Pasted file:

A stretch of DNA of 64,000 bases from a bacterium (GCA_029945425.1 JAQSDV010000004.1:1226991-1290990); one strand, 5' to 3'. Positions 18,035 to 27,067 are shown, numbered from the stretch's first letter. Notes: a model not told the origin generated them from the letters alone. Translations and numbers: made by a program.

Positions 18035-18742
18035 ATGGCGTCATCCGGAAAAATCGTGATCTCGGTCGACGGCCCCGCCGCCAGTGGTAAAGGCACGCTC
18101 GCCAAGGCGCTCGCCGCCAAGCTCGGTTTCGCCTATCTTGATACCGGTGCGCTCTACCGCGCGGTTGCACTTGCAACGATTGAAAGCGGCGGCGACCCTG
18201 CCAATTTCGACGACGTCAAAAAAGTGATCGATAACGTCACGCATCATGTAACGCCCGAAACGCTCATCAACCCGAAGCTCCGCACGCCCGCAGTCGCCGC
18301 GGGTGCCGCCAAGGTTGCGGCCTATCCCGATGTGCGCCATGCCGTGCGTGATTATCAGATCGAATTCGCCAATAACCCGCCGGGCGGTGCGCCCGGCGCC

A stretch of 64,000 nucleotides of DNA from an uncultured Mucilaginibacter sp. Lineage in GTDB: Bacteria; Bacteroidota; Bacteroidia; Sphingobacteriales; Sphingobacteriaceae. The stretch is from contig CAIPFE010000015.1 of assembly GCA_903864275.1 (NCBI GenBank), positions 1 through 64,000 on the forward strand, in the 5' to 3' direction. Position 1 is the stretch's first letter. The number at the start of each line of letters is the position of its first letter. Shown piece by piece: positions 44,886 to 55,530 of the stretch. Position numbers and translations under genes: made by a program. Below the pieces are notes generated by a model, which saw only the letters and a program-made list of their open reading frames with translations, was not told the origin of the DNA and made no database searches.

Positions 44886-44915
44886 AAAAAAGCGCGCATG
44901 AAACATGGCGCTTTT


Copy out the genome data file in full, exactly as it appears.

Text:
A stretch of DNA of 64,000 bases from a bacterium (GCA_029945425.1 JAQSDV010000004.1:1226991-1290990); one strand, 5' to 3'. Positions 18,035 to 27,067 are shown, numbered from the stretch's first letter. Notes: a model not told the origin generated them from the letters alone. Translations and numbers: made by a program.

Positions 18035-18742
18035 ATGGCGTCATCCGGAAAAATCGTGATCTCGGTCGACGGCCCCGCCGCCAGTGGTAAAGGCACGCTC
18101 GCCAAGGCGCTCGCCGCCAAGCTCGGTTTCGCCTATCTTGATACCGGTGCGCTCTACCGCGCGGTTGCACTTGCAACGATTGAAAGCGGCGGCGACCCTG
18201 CCAATTTCGACGACGTCAAAAAAGTGATCGATAACGTCACGCATCATGTAACGCCCGAAACGCTCATCAACCCGAAGCTCCGCACGCCCGCAGTCGCCGC
18301 GGGTGCCGCCAAGGTTGCGGCCTATCCCGATGTGCGCCATGCCGTGCGTGATTATCAGATCGAATTCGCCAATAACCCGCCGGGCGGTGCGCCCGGCGCC

A stretch of 64,000 nucleotides of DNA from an uncultured Mucilaginibacter sp. Lineage in GTDB: Bacteria; Bacteroidota; Bacteroidia; Sphingobacteriales; Sphingobacteriaceae. The stretch is from contig CAIPFE010000015.1 of assembly GCA_903864275.1 (NCBI GenBank), positions 1 through 64,000 on the forward strand, in the 5' to 3' direction. Position 1 is the stretch's first letter. The number at the start of each line of letters is the position of its first letter. Shown piece by piece: positions 44,886 to 55,530 of the stretch. Position numbers and translations under genes: made by a program. Below the pieces are notes generated by a model, which saw only the letters and a program-made list of their open reading frames with translations, was not told the origin of the DNA and made no database searches.

Positions 44886-44915
44886 AAAAAAGCGCGCATG
44901 AAACATGGCGCTTTT